Hollywood split on net neutrality

Labor side argues to preserve open access

The divide between Hollywood labor and management over the issue of Net neutrality grew wider as two voices from the talent side urged Congress to preserve the open access of the Web.

In testimony before the Senate Commerce Committee on Tuesday, Writers Guild of America West topper Patric Verrone and thesp Justine Bateman described the Internet as the only remaining open market for truly independent creators. Both emphasized the need for Net neutrality — the notion that Internet and broadband service providers should be mandated to provide consumers with equal and unfettered access to all legal Web sites and online content.

The Motion Picture Assn. of America opposes any attempt to enforce Net neutrality, claiming it would ultimately prevent broadband service providers from policing their pipes for pirated content.

Bateman acknowledged the need — including her own interest as an actress — in stopping online piracy of movies and TV shows. But an Internet controlled by large service providers that theoretically could slow or block certain traffic depending on their financial interests would not allow independent artists to compete, she said.

For example, Bateman co-founded a Web site for distributing content directly online. A deal between a major studio and a broadband service provider could block access to any sites the studio deemed a competitor. Net neutrality would prohibit such practices, proponents argue.

Broadband service providers argue that Net neutrality regulation of any kind isn’t necessary because users would simply drop any service that discriminated.

Verrone claimed that the same media consolidation forces that have diminished opportunities for independents in Hollywood are now threatening online opportunities.

“I started working in the entertainment industry 22 years ago,” Verrone said. “Almost 30 separate companies independently produced and distributed television on the ‘new media’ of cable TV. Today we are down to about seven vertically integrated conglomerates, controlling not only cable TV, but also broadcast, film and even news.”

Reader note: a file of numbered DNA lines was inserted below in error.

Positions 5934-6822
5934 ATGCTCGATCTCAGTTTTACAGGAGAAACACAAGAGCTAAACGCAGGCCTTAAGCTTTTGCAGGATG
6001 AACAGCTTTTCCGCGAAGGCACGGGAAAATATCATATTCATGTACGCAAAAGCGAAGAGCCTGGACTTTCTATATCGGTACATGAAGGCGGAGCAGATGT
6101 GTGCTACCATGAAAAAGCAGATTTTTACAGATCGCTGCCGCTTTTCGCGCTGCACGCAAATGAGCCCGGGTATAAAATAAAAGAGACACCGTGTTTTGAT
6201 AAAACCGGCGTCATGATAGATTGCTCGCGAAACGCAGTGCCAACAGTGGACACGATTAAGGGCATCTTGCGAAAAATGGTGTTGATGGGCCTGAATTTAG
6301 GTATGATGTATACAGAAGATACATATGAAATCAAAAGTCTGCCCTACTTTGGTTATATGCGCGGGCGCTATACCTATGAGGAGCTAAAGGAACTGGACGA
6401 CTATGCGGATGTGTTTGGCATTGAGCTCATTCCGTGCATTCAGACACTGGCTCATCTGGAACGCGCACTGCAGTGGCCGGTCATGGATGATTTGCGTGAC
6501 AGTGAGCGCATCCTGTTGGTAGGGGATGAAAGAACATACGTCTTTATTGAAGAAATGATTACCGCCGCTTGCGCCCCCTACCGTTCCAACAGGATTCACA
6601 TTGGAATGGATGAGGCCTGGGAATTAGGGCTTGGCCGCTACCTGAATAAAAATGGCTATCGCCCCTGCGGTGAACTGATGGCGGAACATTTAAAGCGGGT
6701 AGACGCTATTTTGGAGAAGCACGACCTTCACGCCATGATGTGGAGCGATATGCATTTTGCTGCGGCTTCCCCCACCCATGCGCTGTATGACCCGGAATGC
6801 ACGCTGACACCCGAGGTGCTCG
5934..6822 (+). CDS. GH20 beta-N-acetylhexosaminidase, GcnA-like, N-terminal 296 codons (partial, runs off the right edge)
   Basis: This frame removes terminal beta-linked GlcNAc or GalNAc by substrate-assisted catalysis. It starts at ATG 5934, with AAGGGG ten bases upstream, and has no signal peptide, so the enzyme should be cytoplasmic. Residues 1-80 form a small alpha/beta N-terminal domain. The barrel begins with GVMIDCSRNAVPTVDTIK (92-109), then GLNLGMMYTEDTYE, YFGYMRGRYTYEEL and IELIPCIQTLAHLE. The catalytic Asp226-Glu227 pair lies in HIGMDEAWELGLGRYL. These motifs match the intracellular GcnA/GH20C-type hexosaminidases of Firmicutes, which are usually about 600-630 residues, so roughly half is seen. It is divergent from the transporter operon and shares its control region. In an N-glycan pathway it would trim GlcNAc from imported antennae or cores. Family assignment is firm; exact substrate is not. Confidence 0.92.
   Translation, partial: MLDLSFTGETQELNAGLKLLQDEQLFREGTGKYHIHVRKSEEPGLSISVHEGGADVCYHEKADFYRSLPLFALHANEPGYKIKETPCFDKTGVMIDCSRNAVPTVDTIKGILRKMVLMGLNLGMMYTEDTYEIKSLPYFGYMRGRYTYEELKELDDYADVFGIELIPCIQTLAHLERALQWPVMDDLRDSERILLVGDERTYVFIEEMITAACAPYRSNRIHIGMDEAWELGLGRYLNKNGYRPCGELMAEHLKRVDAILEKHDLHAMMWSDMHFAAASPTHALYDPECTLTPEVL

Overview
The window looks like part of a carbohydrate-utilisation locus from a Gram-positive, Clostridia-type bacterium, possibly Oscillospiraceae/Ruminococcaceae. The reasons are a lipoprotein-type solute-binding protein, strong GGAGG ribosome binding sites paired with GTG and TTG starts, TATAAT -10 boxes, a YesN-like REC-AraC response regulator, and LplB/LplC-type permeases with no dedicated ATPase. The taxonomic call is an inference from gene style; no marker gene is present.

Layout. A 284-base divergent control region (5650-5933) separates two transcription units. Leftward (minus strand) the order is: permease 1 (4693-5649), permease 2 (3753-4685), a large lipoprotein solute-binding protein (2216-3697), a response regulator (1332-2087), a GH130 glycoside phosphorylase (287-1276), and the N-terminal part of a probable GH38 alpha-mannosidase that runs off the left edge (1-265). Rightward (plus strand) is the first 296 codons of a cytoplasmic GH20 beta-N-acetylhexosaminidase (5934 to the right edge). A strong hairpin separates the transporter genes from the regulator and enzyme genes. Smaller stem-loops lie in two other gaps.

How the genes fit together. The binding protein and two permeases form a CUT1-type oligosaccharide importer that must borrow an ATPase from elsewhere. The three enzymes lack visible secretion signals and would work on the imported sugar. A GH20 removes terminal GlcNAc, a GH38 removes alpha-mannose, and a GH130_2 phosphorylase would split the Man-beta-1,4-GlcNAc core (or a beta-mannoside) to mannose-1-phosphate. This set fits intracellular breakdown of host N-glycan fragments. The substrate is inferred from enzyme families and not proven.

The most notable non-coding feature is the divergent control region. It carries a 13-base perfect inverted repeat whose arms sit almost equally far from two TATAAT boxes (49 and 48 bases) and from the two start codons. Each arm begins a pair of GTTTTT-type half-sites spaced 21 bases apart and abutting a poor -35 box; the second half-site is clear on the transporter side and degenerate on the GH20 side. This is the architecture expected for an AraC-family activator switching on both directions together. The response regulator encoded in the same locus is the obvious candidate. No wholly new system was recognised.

“The axiom in Hollywood is that content is king, but those who control access to the king, control the kingdom,” Verrone continued. “Because of federal regulations — or lack thereof — that control is in the hands of neither the consumer nor the content creators, but the distributors.”

The Internet “holds incredible potential to resurrect a vibrant industry of independent creators,” but the future of that potential lies in Net neutrality, Verrone said.

Net neutrality has split Congress along party lines: With some exceptions, Democrats favor Net neutrality while Republicans oppose it. Creative talent has generally supported Net neutrality.

Federal Communications Commission chairman Kevin J. Martin, who also testified at the Senate hearing, repeated his belief that no Net neutrality rules are necessary. Martin said the commission has adopted a set of “principles” that outline acceptable broadband service practices and that the FCC has authority to enforce them should consumers lodge any complaints.

Cable giant Comcast has said those principles are only a policy statement and do not carry “binding legal obligations.”

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